“I wrote it down in my diary, even as he spoke.” Stanley felt his heart pounding with trepidation. He had, on more than one occasion and usually by miserly investors, been accused of exaggerating the potential riches of the unexplored land to fund his expeditions. Did the king think him some kind of confidence artist, teasing him with fabrications, like some gypsy with a treasure map? “I believe it to be true, Your Majesty. I would not trifle with you.”

“Trifle?” The king shook his head. “I’m afraid you’re not fully understanding. This is no mere trifle. Do you grasp the significance of what you have just told me?”

For the first time in almost nine years, Stanley was not certain that he did.

The king made a chopping gesture with his hand. “I do not want to explore Africa, Stanley. I want to own it. This…” He struggled to find the right word. “This story of yours, if true, would undermine everything that I want to accomplish.”

“Your Majesty, I’m not sure I understand how.”

“If the savages knew of this…” The king paused, and then shook his head as if even speaking the words aloud was too dangerous. He gripped Stanley’s shoulder firmly, peered intently into his eyes. “Greatness is set before us, Stanley. I want you to go to the Congo. Establish this new state, so that we may possess all the riches Africa has to offer. I wish to make you my agent. Survey these lands and acquire them for me, so that together we may launch this enterprise. Does this interest you?”

“Of course.”

“Then you must do something for me. Tear those pages out of your diary, and never speak of this again. Will you do that for me?”

The request was like a knife through Stanley’s heart. For years he had dreamed of learning the truth behind Livingstone’s story, and now, instead of finding a patron who would help him accomplish that, he was being told to sacrifice it all.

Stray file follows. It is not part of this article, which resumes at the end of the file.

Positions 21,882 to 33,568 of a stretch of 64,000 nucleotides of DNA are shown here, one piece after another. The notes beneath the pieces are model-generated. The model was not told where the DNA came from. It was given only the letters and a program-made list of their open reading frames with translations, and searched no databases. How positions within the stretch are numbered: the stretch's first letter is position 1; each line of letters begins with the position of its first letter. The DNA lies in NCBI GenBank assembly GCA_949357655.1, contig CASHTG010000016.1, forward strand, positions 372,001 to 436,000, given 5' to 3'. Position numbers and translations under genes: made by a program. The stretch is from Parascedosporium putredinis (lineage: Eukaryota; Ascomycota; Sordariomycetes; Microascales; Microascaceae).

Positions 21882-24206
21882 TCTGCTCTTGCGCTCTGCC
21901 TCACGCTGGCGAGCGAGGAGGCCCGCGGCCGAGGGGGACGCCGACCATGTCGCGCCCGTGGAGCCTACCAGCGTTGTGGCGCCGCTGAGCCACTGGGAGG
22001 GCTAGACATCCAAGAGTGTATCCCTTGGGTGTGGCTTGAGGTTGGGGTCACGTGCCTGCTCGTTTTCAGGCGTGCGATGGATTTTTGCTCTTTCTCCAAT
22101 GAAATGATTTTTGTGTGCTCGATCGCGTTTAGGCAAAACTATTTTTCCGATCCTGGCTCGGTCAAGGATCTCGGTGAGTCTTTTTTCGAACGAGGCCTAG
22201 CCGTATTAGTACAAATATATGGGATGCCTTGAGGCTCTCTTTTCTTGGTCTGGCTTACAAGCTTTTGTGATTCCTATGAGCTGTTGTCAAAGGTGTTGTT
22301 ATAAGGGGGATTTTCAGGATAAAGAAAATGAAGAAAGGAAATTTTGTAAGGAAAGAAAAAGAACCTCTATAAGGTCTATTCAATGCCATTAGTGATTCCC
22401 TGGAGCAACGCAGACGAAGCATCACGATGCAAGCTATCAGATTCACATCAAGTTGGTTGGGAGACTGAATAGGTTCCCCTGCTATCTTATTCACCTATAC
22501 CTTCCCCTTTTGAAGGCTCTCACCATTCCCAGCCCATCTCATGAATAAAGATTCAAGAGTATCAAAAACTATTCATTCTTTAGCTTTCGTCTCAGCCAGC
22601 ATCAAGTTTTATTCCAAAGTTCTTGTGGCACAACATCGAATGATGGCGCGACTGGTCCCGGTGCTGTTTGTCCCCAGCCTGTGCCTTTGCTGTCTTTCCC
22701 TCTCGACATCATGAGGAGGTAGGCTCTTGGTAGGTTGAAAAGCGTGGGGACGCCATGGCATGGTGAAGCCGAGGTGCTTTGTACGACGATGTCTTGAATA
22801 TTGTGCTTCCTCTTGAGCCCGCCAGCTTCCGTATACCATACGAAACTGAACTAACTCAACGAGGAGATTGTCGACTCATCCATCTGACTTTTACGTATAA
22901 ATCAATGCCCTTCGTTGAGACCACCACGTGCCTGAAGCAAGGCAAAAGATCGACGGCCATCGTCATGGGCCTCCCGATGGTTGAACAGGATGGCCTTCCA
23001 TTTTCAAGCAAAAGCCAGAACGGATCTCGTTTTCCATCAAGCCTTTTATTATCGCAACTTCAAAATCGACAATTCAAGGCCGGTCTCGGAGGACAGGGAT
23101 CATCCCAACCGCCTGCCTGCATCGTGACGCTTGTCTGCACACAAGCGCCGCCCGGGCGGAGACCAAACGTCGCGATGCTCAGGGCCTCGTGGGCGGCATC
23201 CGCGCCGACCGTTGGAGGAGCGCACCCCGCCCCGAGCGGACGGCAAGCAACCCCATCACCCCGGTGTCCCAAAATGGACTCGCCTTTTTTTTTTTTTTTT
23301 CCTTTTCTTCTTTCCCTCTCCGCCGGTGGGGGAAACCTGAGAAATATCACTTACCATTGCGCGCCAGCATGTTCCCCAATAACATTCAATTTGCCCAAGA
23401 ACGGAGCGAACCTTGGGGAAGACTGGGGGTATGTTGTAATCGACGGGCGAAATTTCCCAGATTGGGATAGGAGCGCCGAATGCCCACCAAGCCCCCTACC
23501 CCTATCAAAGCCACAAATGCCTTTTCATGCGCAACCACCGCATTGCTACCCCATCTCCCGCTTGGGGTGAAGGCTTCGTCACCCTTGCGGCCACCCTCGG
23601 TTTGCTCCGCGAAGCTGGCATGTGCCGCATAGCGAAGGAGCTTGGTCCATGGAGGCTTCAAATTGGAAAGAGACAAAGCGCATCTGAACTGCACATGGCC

And yet, what was he really being asked to give up? An uncertain reward that might amount to nothing more than a fever dream, in exchange for real wealth, real glory? Perhaps it wasn’t such a sacrifice after all.

He sealed his pact with a single word.


Republic of the Congo (formerly Belgian Congo), 1964

The young man shifted into reverse and applied steady pressure to the accelerator pedal. The engine revved and the wheels began to spin, throwing up a shower of mud in front of the Land Rover, but the vehicle did not move. The driver shifted back into first gear and tried again with no more success. He pounded his fists against the steering wheel in frustration.

“What about the winch?” the youth in the passenger seat asked.

“There’s no time,” another young man said from the back. “They’re right behind us. We must leave the truck, David.”

David, the front seat passenger, shook his head, but the gesture was more an indication of his frustration than a ...